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Making It Count

Statistics and Statecraft in the Early People's Republic of China

Arunabh Ghosh

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Beschreibung

A history of how Chinese officials used statistics to define a new society in the early years of the People’s Republic of China

In 1949, at the end of a long period of wars, one of the biggest challenges facing leaders of the new People’s Republic of China was how much they did not know. The government of one of the world’s largest nations was committed to fundamentally reengineering its society and economy via socialist planning while having almost no reliable statistical data about their own country. Making It Count is the history of efforts to resolve this “crisis in counting.” Drawing on a wealth of sources culled from China, India, and the United States, Arunabh Ghosh explores the choices made by political leaders, statisticians, academics, statistical workers, and even literary figures in attempts to know the nation through numbers.

Ghosh shows that early reliance on Soviet-inspired methods of exhaustive enumeration became increasingly untenable in China by the mid-1950s. Unprecedented and unexpected exchanges with Indian statisticians followed, as the Chinese sought to learn about the then-exciting new technology of random sampling. These developments were overtaken by the tumult of the Great Leap Forward (1958–61), when probabilistic and exhaustive methods were rejected and statistics was refashioned into an ethnographic enterprise. By acknowledging Soviet and Indian influences, Ghosh not only revises existing models of Cold War science but also globalizes wider developments in the history of statistics and data.

Anchored in debates about statistics and its relationship to state building, Making It Count offers fresh perspectives on China’s transition to socialism.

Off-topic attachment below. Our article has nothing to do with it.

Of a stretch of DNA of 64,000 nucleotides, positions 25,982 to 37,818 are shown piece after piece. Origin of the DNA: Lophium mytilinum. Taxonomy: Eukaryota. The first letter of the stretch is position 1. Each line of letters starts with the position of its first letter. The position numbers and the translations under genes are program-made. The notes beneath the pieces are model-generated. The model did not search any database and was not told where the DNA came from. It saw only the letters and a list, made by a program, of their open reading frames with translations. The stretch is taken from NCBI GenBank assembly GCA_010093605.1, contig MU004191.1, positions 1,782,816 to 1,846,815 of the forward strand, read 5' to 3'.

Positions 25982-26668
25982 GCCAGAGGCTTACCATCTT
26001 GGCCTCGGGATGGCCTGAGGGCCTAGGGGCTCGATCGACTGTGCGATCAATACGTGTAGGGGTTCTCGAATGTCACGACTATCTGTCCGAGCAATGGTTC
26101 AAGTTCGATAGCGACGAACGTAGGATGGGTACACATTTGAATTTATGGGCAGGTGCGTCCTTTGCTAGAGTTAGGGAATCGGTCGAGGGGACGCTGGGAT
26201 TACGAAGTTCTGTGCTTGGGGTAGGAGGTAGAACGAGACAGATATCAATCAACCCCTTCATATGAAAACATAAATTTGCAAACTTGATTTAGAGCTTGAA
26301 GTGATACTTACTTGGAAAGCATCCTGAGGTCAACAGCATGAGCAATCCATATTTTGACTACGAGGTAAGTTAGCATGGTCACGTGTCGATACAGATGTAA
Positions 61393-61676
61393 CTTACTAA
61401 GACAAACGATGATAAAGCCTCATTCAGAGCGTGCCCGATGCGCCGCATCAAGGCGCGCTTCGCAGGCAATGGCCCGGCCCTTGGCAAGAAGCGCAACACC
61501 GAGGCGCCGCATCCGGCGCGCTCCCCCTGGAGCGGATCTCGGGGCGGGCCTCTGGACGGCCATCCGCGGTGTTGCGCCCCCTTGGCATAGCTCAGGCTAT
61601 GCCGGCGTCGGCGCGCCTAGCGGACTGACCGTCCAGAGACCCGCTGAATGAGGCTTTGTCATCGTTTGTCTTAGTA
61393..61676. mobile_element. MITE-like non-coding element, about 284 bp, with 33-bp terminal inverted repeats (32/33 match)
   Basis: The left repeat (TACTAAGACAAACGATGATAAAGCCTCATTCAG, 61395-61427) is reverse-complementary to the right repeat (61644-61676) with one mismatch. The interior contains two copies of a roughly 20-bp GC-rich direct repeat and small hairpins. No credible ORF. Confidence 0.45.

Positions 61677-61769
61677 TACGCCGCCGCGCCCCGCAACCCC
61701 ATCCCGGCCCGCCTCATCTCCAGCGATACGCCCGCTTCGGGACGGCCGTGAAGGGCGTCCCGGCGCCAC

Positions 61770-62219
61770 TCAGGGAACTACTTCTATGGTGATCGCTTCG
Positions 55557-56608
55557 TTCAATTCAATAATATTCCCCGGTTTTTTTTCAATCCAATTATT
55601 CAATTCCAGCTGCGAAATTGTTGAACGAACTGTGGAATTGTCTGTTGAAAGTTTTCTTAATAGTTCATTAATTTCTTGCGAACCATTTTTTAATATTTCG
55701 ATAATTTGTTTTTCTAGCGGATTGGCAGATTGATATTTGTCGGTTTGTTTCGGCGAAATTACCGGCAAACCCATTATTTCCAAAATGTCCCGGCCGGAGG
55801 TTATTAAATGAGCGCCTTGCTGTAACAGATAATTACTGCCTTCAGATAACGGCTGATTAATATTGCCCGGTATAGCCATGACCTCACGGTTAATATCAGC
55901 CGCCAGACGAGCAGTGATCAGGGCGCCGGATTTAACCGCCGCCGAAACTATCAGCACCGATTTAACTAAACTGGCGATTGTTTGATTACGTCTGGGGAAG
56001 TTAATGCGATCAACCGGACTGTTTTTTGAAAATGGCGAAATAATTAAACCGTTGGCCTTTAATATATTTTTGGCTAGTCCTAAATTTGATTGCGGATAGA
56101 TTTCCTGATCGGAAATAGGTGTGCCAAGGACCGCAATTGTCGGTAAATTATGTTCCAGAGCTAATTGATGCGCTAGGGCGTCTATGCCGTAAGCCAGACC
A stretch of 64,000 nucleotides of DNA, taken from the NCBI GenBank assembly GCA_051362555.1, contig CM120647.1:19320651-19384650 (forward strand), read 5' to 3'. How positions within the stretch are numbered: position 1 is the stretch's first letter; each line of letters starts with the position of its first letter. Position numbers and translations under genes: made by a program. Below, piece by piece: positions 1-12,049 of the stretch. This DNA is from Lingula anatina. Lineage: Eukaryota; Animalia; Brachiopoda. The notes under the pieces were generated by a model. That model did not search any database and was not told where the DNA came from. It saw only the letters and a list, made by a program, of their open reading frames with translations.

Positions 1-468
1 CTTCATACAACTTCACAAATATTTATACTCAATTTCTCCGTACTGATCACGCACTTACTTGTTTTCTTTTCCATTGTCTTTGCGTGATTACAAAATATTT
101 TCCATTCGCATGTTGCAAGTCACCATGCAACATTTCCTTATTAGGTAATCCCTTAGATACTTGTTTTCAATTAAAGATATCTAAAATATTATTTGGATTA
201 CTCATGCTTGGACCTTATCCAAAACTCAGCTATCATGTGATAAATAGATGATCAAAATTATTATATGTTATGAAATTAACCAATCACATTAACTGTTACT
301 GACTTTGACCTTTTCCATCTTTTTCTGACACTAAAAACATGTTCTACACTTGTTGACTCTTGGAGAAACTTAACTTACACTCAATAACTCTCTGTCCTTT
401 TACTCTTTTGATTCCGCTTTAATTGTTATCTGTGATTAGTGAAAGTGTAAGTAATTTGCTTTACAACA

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Statistical unit, Superiority (short story), Great Leap Forward, Tax, Anti-Rightist Movement, Ideology, Tianjin, Decentralization, Zichan, Mass line, Newspaper, Prasanta Chandra Mahalanobis, Politics, Professionalization, Scientist, Dichotomy, National Archives of India, Social fact, Beijing, Handbook, Mathematical statistics, Jerzy Neyman, Princeton University Press, Indian Statistical Institute, Infrastructure, Statistical Science, Socialist state, Oral history, Capitalism, Supply (economics), Guideline, Technology, Tsinghua University, Social research, Graduate school, Soviet Union, Hebei, Mao Zedong, Central government, Survey sampling, Heilongjiang, Statistic, Zhu De, Peking University, On Practice, Sociology, Deliberation, Maoism, Estimation, Socialist society (Labour Party), Writing, Statistician, Institution, Dialectical materialism, Sampling (statistics), Utilization, Shenyang, Economy, Probability theory, Employment, Textbook, Economic statistics, Income, Nationalist government, Area studies, Statistical theory, Publication, Counting, Measurement, Social science, Economic planning, Political economy, Economics, Self-Reliance, Year, Requirement, Accounting, Demography, Agriculture, Bureaucrat, Chinese Academy of Social Sciences, Lecture, Yan'an, Zhou Enlai, Subjectivity, Agriculture (Chinese mythology), Implementation, First five-year plan (Soviet Union), China, Industrialisation, Economist, Statistics, Liu Shaoqi, Calculation, Keynesian economics, Xue, Criticism, Governance, Probability, Social engineering (political science)